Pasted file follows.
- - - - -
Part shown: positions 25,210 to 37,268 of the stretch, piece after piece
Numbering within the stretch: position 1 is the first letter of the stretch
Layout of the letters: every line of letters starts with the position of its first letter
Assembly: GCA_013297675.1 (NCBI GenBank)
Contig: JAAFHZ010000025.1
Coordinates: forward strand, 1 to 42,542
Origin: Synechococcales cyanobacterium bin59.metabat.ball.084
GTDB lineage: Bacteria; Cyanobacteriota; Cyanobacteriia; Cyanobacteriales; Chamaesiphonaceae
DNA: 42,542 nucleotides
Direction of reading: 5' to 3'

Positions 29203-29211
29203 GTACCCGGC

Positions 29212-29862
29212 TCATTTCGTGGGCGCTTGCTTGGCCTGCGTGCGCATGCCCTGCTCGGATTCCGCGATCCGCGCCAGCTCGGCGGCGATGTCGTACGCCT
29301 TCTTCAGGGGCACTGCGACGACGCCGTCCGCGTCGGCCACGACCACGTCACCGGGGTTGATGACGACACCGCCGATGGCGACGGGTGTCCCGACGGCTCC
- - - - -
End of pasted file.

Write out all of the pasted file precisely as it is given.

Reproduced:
Part shown: positions 25,210 to 37,268 of the stretch, piece after piece
Numbering within the stretch: position 1 is the first letter of the stretch
Layout of the letters: every line of letters starts with the position of its first letter
Assembly: GCA_013297675.1 (NCBI GenBank)
Contig: JAAFHZ010000025.1
Coordinates: forward strand, 1 to 42,542
Origin: Synechococcales cyanobacterium bin59.metabat.ball.084
GTDB lineage: Bacteria; Cyanobacteriota; Cyanobacteriia; Cyanobacteriales; Chamaesiphonaceae
DNA: 42,542 nucleotides
Direction of reading: 5' to 3'

Positions 29203-29211
29203 GTACCCGGC

Positions 29212-29862
29212 TCATTTCGTGGGCGCTTGCTTGGCCTGCGTGCGCATGCCCTGCTCGGATTCCGCGATCCGCGCCAGCTCGGCGGCGATGTCGTACGCCT
29301 TCTTCAGGGGCACTGCGACGACGCCGTCCGCGTCGGCCACGACCACGTCACCGGGGTTGATGACGACACCGCCGATGGCGACGGGTGTCCCGACGGCTCC